Vocational training means self-determination – Our Greek partner is engaged in promoting integration
Anyone fleeing war or violence in their homeland, while finding a safe haven, still often has a long way to go before they find a new home. The work of Our Greek partner is proving how refugees can be integrated in the host country.
Vocational Training Centre for Refugee Women
Recent news from our project in Greece
„With training, I don’t have to rely anymore on charity“
A new home is in sight
The factors making integration hard
In countries that take in many refugees – be it Greece or Germany – it becomes clear in similar places what makes the integration of refugees into society and the labour market difficult. These factors include, for example:
- Lengthy asylum procedures and the resulting legal uncertainty as to whether people are allowed to work at all.
- Language difficulties that lead to people not being able to communicate with employers or customers.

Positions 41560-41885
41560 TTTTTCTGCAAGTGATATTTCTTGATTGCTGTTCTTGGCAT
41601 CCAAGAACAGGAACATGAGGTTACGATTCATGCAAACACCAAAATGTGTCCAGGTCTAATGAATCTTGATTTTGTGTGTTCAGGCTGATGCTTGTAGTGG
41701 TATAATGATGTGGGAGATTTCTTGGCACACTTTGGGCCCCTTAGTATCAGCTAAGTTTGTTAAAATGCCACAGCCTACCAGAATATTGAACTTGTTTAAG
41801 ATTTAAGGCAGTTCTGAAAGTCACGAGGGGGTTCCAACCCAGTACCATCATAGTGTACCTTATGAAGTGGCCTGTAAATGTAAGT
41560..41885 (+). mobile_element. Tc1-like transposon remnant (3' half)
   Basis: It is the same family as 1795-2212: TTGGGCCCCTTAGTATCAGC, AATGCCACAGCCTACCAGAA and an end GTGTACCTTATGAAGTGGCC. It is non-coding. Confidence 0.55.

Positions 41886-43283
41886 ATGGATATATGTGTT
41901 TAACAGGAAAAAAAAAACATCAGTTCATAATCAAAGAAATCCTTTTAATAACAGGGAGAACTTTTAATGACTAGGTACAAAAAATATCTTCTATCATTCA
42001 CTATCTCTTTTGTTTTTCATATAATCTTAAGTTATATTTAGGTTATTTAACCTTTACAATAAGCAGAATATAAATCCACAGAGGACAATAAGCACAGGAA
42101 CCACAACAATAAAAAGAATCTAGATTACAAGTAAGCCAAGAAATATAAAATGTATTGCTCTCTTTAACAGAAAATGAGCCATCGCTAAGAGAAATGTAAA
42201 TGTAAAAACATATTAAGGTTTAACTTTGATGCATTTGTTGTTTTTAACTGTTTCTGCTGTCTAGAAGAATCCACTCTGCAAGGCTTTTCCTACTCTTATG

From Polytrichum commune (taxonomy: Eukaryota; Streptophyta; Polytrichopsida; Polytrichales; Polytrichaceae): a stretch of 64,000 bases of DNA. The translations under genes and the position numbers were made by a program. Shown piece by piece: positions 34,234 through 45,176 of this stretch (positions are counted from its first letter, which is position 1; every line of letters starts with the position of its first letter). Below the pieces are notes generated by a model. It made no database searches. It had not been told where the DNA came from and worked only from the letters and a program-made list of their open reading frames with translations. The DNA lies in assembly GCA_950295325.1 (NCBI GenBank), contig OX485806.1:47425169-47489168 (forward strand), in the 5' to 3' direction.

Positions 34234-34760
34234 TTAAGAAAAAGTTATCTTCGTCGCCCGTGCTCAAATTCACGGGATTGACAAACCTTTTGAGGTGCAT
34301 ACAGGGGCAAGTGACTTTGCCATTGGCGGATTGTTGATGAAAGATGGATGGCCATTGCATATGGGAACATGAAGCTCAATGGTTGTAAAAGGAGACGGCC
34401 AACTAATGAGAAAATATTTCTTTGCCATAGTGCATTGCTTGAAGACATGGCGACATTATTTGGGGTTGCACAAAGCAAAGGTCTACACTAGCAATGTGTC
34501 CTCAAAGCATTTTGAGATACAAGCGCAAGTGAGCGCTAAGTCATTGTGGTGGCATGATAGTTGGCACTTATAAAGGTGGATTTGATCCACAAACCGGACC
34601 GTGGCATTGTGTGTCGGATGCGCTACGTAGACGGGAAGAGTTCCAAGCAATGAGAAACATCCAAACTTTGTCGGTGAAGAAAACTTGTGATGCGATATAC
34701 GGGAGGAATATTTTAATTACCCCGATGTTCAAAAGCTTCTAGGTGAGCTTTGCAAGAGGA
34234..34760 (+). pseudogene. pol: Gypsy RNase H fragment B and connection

- Lack of information about the job market, or
- A negative attitude expressed by the host society towards refugees.
„I can make a difference with my skills“ – A job changed the life of Mahnaz
The Vocational Training Centre builds self-value and self-confidence
When integration wins
Refugees and host societies benefit when integration succeeds, for example because:
- People with a steady income can lead a self-determined life enjoying dignity and independence.
- Social cohesion in society usually increases as soon as locals and people from other nations get to know each other at work.
- Consequences of the shortage of skilled workers may be mitigated by workers from abroad.